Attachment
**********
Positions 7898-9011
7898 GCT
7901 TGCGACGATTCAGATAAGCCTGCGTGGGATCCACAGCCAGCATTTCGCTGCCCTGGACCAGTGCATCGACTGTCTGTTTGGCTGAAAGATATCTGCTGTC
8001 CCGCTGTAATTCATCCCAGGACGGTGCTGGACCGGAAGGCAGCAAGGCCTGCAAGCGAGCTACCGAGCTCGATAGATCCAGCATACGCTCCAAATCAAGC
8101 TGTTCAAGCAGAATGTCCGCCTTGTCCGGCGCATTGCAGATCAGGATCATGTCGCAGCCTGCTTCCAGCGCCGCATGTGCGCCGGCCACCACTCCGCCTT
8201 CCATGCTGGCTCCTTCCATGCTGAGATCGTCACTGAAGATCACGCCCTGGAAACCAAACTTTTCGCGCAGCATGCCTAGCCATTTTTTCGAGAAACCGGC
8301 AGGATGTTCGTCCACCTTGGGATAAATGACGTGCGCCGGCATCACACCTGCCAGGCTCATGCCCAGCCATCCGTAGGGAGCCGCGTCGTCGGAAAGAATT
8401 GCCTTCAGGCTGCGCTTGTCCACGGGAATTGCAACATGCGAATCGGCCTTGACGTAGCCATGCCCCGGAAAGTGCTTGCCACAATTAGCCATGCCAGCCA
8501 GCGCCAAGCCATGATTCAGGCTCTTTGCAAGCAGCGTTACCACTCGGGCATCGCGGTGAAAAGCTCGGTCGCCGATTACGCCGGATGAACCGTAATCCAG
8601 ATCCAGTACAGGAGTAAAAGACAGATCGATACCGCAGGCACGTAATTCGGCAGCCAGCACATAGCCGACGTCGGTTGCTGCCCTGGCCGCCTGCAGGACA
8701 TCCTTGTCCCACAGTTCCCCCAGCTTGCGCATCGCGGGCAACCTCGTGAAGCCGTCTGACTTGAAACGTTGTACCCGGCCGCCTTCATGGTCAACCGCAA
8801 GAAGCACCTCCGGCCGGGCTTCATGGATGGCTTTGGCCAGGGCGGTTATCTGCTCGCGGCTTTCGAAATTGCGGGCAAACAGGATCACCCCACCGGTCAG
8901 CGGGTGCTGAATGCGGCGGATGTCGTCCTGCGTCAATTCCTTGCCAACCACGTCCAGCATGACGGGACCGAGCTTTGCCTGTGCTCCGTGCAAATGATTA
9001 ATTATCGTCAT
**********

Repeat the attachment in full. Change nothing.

Positions 7898-9011
7898 GCT
7901 TGCGACGATTCAGATAAGCCTGCGTGGGATCCACAGCCAGCATTTCGCTGCCCTGGACCAGTGCATCGACTGTCTGTTTGGCTGAAAGATATCTGCTGTC
8001 CCGCTGTAATTCATCCCAGGACGGTGCTGGACCGGAAGGCAGCAAGGCCTGCAAGCGAGCTACCGAGCTCGATAGATCCAGCATACGCTCCAAATCAAGC
8101 TGTTCAAGCAGAATGTCCGCCTTGTCCGGCGCATTGCAGATCAGGATCATGTCGCAGCCTGCTTCCAGCGCCGCATGTGCGCCGGCCACCACTCCGCCTT
8201 CCATGCTGGCTCCTTCCATGCTGAGATCGTCACTGAAGATCACGCCCTGGAAACCAAACTTTTCGCGCAGCATGCCTAGCCATTTTTTCGAGAAACCGGC
8301 AGGATGTTCGTCCACCTTGGGATAAATGACGTGCGCCGGCATCACACCTGCCAGGCTCATGCCCAGCCATCCGTAGGGAGCCGCGTCGTCGGAAAGAATT
8401 GCCTTCAGGCTGCGCTTGTCCACGGGAATTGCAACATGCGAATCGGCCTTGACGTAGCCATGCCCCGGAAAGTGCTTGCCACAATTAGCCATGCCAGCCA
8501 GCGCCAAGCCATGATTCAGGCTCTTTGCAAGCAGCGTTACCACTCGGGCATCGCGGTGAAAAGCTCGGTCGCCGATTACGCCGGATGAACCGTAATCCAG
8601 ATCCAGTACAGGAGTAAAAGACAGATCGATACCGCAGGCACGTAATTCGGCAGCCAGCACATAGCCGACGTCGGTTGCTGCCCTGGCCGCCTGCAGGACA
8701 TCCTTGTCCCACAGTTCCCCCAGCTTGCGCATCGCGGGCAACCTCGTGAAGCCGTCTGACTTGAAACGTTGTACCCGGCCGCCTTCATGGTCAACCGCAA
8801 GAAGCACCTCCGGCCGGGCTTCATGGATGGCTTTGGCCAGGGCGGTTATCTGCTCGCGGCTTTCGAAATTGCGGGCAAACAGGATCACCCCACCGGTCAG
8901 CGGGTGCTGAATGCGGCGGATGTCGTCCTGCGTCAATTCCTTGCCAACCACGTCCAGCATGACGGGACCGAGCTTTGCCTGTGCTCCGTGCAAATGATTA
9001 ATTATCGTCAT